Sovereign wealth funds, private companies and new money from emerging market economies may be pushing pensions out of the frame for lucrative infrastructure investments.
Richard Guay, CIO, La Caisse de dépôt et placement du Québec, told Global Pensions: "Infrastructure was interesting for us as a long term investment, but we have missed most deals in the past 18 months through someone bidding higher.
"We no longer have the monopoly as some Asian central banks and countries with revenues from oil have taken the competitive advantage."
With the ongoing liquidity crisis and investment banks less willing to lend and help make these deals possible, pension funds have found themselves no longer able to call the shots.
Investors without the liabilities faced by a pension fund, and who therefore have less constraints on their asset allocation, have realised there is money to be made in this area.
On Monday, a consortium lead by Ontario Teachers' Pension Plan (OTPP) and the Canadian Pension Plan Investment Board (CPPIB) were thwarted in an attempt to take a 75 year lease of a turnpike in the US.
The Pennsylvania Turnpike contract was won by a consortium lead by a private Spanish company. At US$12.1bn, the pension funds' proposal had made the final three, having been within the required 10% of the highest bid. The winning group finally bid $12.8bn.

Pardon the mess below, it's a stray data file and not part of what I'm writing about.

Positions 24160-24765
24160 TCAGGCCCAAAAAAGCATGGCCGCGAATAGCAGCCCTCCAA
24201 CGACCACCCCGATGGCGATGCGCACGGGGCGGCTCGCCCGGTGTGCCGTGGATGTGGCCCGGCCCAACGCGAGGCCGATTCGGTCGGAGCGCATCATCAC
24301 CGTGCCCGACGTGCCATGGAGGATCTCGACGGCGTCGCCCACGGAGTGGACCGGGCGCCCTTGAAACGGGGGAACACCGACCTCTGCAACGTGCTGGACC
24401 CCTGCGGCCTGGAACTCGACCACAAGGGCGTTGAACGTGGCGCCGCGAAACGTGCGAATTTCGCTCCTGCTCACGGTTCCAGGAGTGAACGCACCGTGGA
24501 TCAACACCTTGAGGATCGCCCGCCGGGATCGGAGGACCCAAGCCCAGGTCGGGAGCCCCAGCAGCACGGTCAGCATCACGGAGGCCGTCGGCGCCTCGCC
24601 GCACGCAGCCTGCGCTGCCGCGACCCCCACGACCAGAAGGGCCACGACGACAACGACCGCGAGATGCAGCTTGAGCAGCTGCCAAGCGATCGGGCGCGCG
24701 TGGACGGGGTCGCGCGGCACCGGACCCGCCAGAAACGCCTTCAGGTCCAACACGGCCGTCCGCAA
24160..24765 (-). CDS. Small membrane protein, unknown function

Bob Bertram, executive vice president, investments, OTPP, commented on the deal: "It would have made an excellent investment for a pension fund, but initially the expected real returns were higher than they are now [by matching the winning bid], so the level of competition has already bid the real return down quite dramatically."
Peter Muldowney, worldwide partner at Mercer in Toronto, explained: "Pension plans have very precise expectations of returns whereas other investors do not have such constraints.
"For some time large pension plans had the advantage over smaller funds, but now they are feeling the pressure of competition," he added.
The advent of collective pension systems could help the UK avoid demographic challenges which will make it "impossible" for society to help savers in retirement, experts say.
More than half of people over the age of 55 see financial security as a top priority in retirement, yet a third allocate more time to buying a new car, finds Legal & General (L&G) research.
Most respondents in this week's Pensions Buzz do not think businesses should be able suspend AE contributions if in financial distress.
Former BHS owner Dominic Chappell has lost the appeal against his section 72 conviction and sentence for failing to hand over information to The Pensions Regulator (TPR).